Monday, April 9, 2018

The Gravedigger's Cottage

The Gravedigger's Cottage
by Chris Lynch
Recommended Ages: 12+

Sylvia, her little brother Walter, and their twice-widowed dad have already moved into a quaint cottage by the sea before they realize that a local tradition holds that the owner of the so-called Gravedigger's Cottage has a deep connection with death. Sylvia won't stand for that nonsense, though she does have a history of burying beloved pets in the yard, not to mention losing two moms. She and Walter only really get worried when their dad takes a leave of absence from work and starts obsessing about the house - saying he needs to seal up all the leaks. Sylvia likes the cottage the way it is. She likes her dad the way he was. She depends on her family's rituals to get along. She doesn't know quite how to deal with a dad who seems to be getting lost.

This is a charming, heartwarming little tale with some funny bits, some appealing characters, and a light touch of spooky mystery. The chapters alternate between the family's present-day experiences and Sylvia's memories of all the pets (not to mention moms) the family has lost. My one criticism of this book would be that it seems to make a sharp turn, partway through, from being one kind of story to being another. Okay, I'll add a second criticism, which is that it passes rather lightly over what I took to be a mental-health-related issue, which maybe could have been handled more honestly and thoroughly. I sensed that the author let himself out of this book by a side door when it started to get too hard. Judging by the type of material he is known for writing, I find that a little surprising.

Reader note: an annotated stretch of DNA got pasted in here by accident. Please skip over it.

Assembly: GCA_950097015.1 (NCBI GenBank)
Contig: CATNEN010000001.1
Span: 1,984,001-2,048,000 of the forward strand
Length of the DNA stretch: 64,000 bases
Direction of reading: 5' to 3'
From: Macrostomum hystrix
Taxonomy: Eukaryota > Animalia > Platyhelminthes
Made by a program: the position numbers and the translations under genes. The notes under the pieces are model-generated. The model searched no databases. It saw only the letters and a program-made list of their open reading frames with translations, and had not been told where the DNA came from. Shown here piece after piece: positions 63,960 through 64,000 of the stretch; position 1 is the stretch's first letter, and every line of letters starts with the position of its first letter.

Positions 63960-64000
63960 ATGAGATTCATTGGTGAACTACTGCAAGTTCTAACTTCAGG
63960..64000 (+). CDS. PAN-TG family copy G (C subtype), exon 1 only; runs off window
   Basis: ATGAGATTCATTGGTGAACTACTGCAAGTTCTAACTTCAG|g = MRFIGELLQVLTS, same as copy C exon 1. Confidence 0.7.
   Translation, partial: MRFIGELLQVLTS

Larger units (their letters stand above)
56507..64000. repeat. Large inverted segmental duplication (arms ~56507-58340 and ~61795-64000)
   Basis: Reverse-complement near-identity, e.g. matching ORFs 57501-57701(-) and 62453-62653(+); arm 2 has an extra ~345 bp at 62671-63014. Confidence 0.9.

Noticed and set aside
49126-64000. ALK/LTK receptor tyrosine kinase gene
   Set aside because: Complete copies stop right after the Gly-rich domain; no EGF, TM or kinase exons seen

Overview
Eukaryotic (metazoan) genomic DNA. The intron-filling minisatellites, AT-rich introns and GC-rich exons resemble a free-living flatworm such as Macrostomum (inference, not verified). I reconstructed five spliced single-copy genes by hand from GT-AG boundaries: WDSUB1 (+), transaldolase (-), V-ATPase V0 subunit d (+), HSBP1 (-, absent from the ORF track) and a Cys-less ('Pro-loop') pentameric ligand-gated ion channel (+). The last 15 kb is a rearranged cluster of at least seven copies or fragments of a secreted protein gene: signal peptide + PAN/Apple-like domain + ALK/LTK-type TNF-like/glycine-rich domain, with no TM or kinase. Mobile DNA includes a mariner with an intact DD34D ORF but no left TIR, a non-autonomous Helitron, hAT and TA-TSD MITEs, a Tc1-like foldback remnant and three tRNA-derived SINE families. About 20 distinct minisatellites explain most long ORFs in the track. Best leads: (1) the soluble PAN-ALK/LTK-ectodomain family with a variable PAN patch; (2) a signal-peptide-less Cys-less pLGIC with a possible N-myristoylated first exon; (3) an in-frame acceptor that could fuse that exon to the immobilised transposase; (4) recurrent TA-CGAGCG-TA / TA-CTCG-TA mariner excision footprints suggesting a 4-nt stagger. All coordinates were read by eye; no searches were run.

This is my first encounter with the work of Chris Lynch. Nevertheless he is a very prolific author for young adults, with almost 50 books so far in a career going back to 1993. They include series about warfare (Vietnam and World War II), date rape, misogyny, growing up overweight, growing up gay in a tough neighborhood, growing up in a future world where animals can talk to people (I haven't read Cyberia, etc., so I'm not sure how accurate that description is). A lot of his stand-alone novels seem to involve sports and other school activities, or issues relating to troubled youth. Their titles include Johnny Chesthair, Inexcusable, Shadowboxer, Who the Man, The Big Game of Everything, Angry Young Man, and Little Blue Lies.

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